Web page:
Here we describe the data provided for Problem 1 of Genetic Analysis Workshop 15. The data provided for Problem 1 were unusual in two ways. First, the phenotype was the level of gene expression for each gene, not a conventional phenotype like height or disease, and second, there were more than 3500 such phenotypes. Natural variation in gene expression was a new idea in 2004 when these data were collected and published. Because the phenotypes were measured in members of 14 Centre d'Etude du Polymorphisme Humain (CEPH) families, there was an opportunity for linkage mapping on a very large scale. For this purpose, 2882 single-nucleotide polymorphism genotypes were also provided for each family member.
There is extensive individual variation in the expression level of many genes in organisms from yeast to humans. In humans, the differences are smaller in monozygotic twins than among individuals of other relationships, suggesting a genetic contribution to the variation . The data for Problem 1 came from studies of the genetic basis of variation in human gene expression [2,3].
The data provided to Genetic Analysis Workshop 15 (GAW15) were of several sorts. The basic collection was of data from large families, specifically 14 three-generation Centre d'Etude du Polymorphisme Humain (CEPH) Utah families (approximately 8 offspring per sibship and 14 individuals per family). The CEPH Utah families are the most uniform of the three-generation CEPH families (parents and grandparents are available) and cells are available for all four grandparents. The data provided were from 14 of these. In addition, gene expression data were provided from 30 "HapMap" trios: these are "grandparent-parent" trios that are partly included among those in the 14 families, plus approximately 12 additional grandparent-parent trios of CEPH Utah individuals. The 30 trios are also part of the International HapMap Project. The data included pedigree files with information on the structure of each family.
The expression level of genes expressed in lymphoblastoid cells (EBV-transformed B-cells) were obtained for the above subjects, using the Affymetrix Human Focus Arrays that contain probes for 8500 transcripts. For approximately 85 of the study subjects, array hybridizations were performed in duplicate. Data were provided for the 3554 genes for which we found greater variation among individuals than between replicates for the same individual. The cel files (raw image files) were provided, as well as slightly processed data (normalized data using the Affymetrix MAS software) for all array hybridizations.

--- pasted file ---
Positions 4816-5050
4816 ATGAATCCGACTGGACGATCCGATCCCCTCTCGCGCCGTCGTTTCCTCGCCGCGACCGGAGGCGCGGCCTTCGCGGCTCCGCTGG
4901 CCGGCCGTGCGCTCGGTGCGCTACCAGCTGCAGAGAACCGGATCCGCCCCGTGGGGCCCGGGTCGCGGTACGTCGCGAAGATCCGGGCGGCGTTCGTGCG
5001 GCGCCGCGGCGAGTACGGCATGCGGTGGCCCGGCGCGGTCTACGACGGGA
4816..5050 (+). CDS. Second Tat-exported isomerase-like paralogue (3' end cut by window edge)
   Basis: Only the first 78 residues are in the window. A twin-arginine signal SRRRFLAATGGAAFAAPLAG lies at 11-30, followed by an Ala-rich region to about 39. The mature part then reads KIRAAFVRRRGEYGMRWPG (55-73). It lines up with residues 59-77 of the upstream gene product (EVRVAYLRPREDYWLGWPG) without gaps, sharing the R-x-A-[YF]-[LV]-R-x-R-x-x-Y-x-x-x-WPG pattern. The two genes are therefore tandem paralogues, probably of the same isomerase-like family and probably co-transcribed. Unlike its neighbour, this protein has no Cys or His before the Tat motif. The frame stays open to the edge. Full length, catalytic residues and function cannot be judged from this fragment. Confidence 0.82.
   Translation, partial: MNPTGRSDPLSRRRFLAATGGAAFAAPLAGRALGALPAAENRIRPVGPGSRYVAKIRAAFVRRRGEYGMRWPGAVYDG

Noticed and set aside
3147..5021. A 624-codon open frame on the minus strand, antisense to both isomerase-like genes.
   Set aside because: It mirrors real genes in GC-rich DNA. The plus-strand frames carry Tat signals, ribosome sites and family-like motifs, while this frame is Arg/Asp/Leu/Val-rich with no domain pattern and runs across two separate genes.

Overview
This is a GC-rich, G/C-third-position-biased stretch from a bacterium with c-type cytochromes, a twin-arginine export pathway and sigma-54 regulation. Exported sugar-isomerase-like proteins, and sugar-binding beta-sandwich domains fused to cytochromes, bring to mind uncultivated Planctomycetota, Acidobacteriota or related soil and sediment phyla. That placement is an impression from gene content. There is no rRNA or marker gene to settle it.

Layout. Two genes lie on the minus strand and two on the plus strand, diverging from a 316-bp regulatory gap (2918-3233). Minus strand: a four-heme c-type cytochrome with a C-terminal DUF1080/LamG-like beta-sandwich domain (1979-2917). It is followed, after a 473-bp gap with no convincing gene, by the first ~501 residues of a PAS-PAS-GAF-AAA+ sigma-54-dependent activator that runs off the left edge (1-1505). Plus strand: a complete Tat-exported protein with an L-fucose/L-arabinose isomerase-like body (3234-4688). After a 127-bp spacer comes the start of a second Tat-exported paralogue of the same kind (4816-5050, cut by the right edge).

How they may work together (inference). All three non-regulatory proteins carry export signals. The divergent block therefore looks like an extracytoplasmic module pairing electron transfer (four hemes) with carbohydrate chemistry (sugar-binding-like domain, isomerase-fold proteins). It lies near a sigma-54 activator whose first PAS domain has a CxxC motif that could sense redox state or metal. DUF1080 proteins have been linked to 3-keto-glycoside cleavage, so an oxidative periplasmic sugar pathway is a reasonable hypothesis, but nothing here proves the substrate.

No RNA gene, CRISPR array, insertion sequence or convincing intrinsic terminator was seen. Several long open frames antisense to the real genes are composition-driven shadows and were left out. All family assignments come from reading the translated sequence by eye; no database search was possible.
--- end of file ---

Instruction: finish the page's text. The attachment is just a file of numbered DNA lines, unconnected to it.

Genotypes of 2882 autosomal and X-linked SNPs for members of the 14 CEPH Utah families described above were provided. The genotypes were generated by The SNP Consortium [; also http://snpdata.cshl.edu/ webcite]. These marker genotypes were used for the mapping of gene expression phenotypes described in Morley et al. . To make it possible to compare linkage results obtained in GAW15, the SNP genotype files that were used by Morley et al.  to generate the linkage results were also provided. These included the physical location of the SNP markers.
The genotypes for the HapMap subjects are freely available from the HapMap website http://www.hapmap.org webcite. Because those data sets continue to be updated, they were not provided separately for GAW15.
Discussion and possible analyses
The distinctive feature of these data is that genome scan data are provided for more than 3500 quantitative traits at one time. So instead of asking about properties of analysis methods for one phenotype at a time, once can ask about "operating characteristics" over a whole range of traits. Furthermore, because the phenotypes are in some sense all of one type (level of gene expression), it is natural to look for relationships among them, in a way that would not normally be appropriate for a collection of dissimilar traits, such as (for example) blood pressure, IQ, height, and serum glucose. The data offer an opportunity to look for genes whose expression appears to be co-regulated, and try to find where the determinants of these expression phenotypes map.
In addition, one might
1. Test methods for transforming expression data in a context where some answers are essentially "known."
2. Explore problems of multiple testing.
3. Explore replication by subsetting data, and/or by cross-validation and other post-hoc methods. Develop and use permutation tests appropriate for such a collection of data.
4. Look for interactions of chromosomal regions, or particular genes, etc.
The data provided for Problem 1 offer a unique opportunity for analysis of genetics of variation in expression levels of a large number of genes. The data lend themselves to a wide variety of analyses, including mapping of determinants for individual expression phenotypes, testing for effects of multiple determinants, and technical aspects of microarray interpretation. The participants in GAW15 carried out a remarkable variety of approaches, with ingenious new ideas for learning from the data.
The author(s) declare that they have no competing interests.
This work was supported by U.S. National Institutes of Health grants (to RSS and VGC) and by the W.W. Smith Chair (VGC).
This article has been published as part of BMC Proceedings Volume 1 Supplement 1, 2007: Genetic Analysis Workshop 15: Gene Expression Analysis and Approaches to Detecting Multiple Functional Loci. The full contents of the supplement are available online at http://www.biomedcentral.com/1753-6561/1?issue=S1.
Matise TC, Sachidanandam R, Clark AG, Kruglyak L, Wijsman E, Kakol J, Buyske S, Chui B, Cohen P, de Toma C, Ehm M, Glanowski S, He C, Heil J, Markianos K, McMullen I, Pericak-Vance MA, Silbergleit A, Stein L, Wagner M, Wilson AF, Winick JD, Winn-Deen ES, Yamashiro CT, Cann HM, Lai E, Holden AL: A 3.9-centimorgan-resolution human single-nucleotide polymorphism linkage map and screening set.